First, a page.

Kobach, Mah square off again at delayed hearing on voter ID

KobachMahTOPEKA — Rep. Ann Mah and Secretary of State Kris Kobach today continued their weather-delayed cage match over how much proof of identity Kansans will have to provide to register to vote and to cast their ballots.

In a House Elections Committee hearing, Mah, D-Topeka, pounded at the proposed voter-ID law that Kobach, a Republican, has introduced.

She says its provisions for proving citizenship are excessively cumbersome and would virtually shut down sidewalk-style registration drives by requiring new registrants to provide copies of their birth certificates and/or other documents.

Kobach and Mah, the ranking Democrat on the House Elections Committee, had their back-and-forth debate shut down Monday when a woman fainted after standing for an extended time in the crowded hearing room. The hearing was supposed to continue Wednesday but was snowed out.

Both Mah and Kobach both took advantage of the delay to reload their arguments.

Responding to Mah’s last line of questioning from Monday, Kobach said he had contacted Georgia and confirmed that that state’s voter ID requirements — right now the strictest being enforced in the nation — had recently been cleared by the Justice Department.

As a southern state with a history of suppressing black voters, Georgia is required by federal law to obtain clearance for any changes in its election law.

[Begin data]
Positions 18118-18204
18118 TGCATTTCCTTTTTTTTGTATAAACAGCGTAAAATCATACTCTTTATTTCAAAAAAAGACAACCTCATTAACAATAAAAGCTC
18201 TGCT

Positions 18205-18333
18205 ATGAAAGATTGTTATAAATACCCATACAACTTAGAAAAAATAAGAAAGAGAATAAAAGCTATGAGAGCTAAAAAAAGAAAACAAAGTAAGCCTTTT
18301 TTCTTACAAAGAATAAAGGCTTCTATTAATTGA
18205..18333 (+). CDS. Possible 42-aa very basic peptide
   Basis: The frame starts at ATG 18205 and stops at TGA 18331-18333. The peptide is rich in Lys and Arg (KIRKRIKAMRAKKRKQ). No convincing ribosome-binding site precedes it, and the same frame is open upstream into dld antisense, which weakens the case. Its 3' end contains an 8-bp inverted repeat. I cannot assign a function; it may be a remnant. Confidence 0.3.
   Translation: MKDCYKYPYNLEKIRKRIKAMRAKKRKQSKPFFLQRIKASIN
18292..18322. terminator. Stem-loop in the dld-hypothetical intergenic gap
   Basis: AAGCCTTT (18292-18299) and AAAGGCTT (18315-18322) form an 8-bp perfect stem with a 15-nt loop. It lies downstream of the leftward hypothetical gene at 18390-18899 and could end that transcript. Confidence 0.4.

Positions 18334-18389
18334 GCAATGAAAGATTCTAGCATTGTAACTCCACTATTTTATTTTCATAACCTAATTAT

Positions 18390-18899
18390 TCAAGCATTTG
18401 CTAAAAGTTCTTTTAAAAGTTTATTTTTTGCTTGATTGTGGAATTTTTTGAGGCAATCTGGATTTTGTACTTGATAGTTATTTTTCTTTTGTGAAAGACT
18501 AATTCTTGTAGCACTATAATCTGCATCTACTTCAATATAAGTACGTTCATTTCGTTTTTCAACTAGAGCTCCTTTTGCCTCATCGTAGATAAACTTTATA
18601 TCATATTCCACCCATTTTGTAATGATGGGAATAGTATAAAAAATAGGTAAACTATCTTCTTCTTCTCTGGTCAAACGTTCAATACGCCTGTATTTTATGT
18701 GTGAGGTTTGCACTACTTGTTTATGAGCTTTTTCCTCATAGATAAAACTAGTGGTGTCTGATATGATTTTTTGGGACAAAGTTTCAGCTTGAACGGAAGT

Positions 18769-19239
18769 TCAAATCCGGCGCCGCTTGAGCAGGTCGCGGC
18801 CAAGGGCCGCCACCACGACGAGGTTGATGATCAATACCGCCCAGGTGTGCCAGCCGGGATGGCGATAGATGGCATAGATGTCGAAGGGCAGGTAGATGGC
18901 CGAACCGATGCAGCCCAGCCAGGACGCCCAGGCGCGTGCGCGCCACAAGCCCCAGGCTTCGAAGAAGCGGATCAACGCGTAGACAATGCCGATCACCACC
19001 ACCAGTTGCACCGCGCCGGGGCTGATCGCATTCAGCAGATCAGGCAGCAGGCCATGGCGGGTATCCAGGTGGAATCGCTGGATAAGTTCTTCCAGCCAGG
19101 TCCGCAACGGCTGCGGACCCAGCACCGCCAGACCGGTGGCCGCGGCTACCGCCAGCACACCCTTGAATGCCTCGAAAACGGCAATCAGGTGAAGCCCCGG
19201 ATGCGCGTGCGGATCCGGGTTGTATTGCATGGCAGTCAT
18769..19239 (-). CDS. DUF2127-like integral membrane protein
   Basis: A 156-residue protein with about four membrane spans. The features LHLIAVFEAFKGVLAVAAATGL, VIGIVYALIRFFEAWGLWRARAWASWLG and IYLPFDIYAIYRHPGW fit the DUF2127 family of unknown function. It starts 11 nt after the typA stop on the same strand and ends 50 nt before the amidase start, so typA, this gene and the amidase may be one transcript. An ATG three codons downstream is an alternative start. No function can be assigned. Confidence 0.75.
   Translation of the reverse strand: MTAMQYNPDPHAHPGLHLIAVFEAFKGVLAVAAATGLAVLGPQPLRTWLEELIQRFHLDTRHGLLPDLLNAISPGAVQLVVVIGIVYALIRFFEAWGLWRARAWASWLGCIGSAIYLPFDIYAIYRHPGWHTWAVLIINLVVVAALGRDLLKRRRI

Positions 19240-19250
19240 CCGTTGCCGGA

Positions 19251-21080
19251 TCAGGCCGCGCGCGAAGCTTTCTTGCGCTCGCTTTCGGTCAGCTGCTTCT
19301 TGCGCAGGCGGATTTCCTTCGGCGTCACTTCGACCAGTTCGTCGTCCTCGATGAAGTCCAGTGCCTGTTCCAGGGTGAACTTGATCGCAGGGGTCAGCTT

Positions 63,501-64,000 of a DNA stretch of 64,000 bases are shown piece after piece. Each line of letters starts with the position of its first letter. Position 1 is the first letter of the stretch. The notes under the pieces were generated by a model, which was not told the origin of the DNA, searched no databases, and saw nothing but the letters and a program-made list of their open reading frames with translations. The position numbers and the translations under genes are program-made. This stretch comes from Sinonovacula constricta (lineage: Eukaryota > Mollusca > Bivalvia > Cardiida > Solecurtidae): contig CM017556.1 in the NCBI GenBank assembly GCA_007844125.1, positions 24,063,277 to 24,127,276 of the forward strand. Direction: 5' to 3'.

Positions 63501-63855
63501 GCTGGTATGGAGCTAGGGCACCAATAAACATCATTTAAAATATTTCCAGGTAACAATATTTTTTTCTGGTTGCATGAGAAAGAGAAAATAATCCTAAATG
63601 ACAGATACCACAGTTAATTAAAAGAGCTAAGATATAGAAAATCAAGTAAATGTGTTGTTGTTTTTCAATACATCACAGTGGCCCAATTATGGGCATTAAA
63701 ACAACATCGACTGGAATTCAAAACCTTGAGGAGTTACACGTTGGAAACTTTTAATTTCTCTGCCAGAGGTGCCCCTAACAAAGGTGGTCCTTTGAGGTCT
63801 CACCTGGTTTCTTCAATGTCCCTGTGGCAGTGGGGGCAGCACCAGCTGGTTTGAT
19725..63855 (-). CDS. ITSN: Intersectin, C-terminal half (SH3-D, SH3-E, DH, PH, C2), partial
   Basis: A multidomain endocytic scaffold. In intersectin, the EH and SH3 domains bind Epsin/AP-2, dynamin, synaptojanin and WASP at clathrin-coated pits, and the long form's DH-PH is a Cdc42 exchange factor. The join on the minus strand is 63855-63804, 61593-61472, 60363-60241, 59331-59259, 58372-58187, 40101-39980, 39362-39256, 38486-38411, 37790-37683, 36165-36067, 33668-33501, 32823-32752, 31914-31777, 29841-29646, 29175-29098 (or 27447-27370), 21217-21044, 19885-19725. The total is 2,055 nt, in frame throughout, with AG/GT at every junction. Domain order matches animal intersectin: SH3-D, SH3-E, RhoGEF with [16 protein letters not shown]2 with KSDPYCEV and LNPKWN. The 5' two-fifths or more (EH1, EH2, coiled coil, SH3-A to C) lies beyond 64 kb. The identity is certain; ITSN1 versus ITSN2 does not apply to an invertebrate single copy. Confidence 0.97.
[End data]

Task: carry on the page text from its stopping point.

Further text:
Mah said she had also taken advantage of the weather-related downtime to contact Georgia and found its requirements for proving citizenship to be much more convenient for voters than the system Kobach proposes.

She said she discovered that all Georgia required for registration was that potential voters write their drivers’ license number or the last four digits of their Social Security number on the registration form. She said she didn’t have a problem with that.

But she said the Georgia election official she spoke with was surprised to learn that Kansas was considering a bill requiring people to send in copies of citizenship documents with their registration forms.

“You know what she said? ‘You’re kidding,’” Mah said. “I said I wish I was.”

Kobach replied that Georgia could rely on that system because it had already implemented requirements that drivers provide citizenship proof to the state’s Department of Motor Vehicles.

He said Kansas is phasing that it and should have scanned copies of everyone’s birth certificates in DMV records in about seven years, at which time the system could be changed to not require people to provide actual documents as they register.

“Is it identical to Georgia, no,” Kobach said. “Does it use the same principles? Yes.”

House Democrats know that they cannot stop the voter ID bill, as they did when they had the governor’s office and 49 of the 125 representatives, compared with their current 33.

Now, their focus has shifted to trying to mold the legislation to delete requirements that they see as the most inconvenient for voters and the most likely to depress turnout.

Mah said she supports the concept of proof of ID and citizenship to vote.

“I think what I have a problem with is that this (proposed) law is the worst way to go about it I’ve ever seen,” she said.

Kobach, however, said he checked DMV records and found there are already more drivers’ licenses and non-driver ID’s in circulation than there are estimated eligible voters.

“It appears we don’t have any unlicensed people walking around Kansas, that they know of,” he said.

The hearing is scheduled to continue Wednesday, when opponents of the bill — including the League of Women Voters, the NAACP and the National Organization for Women — will give their testimony.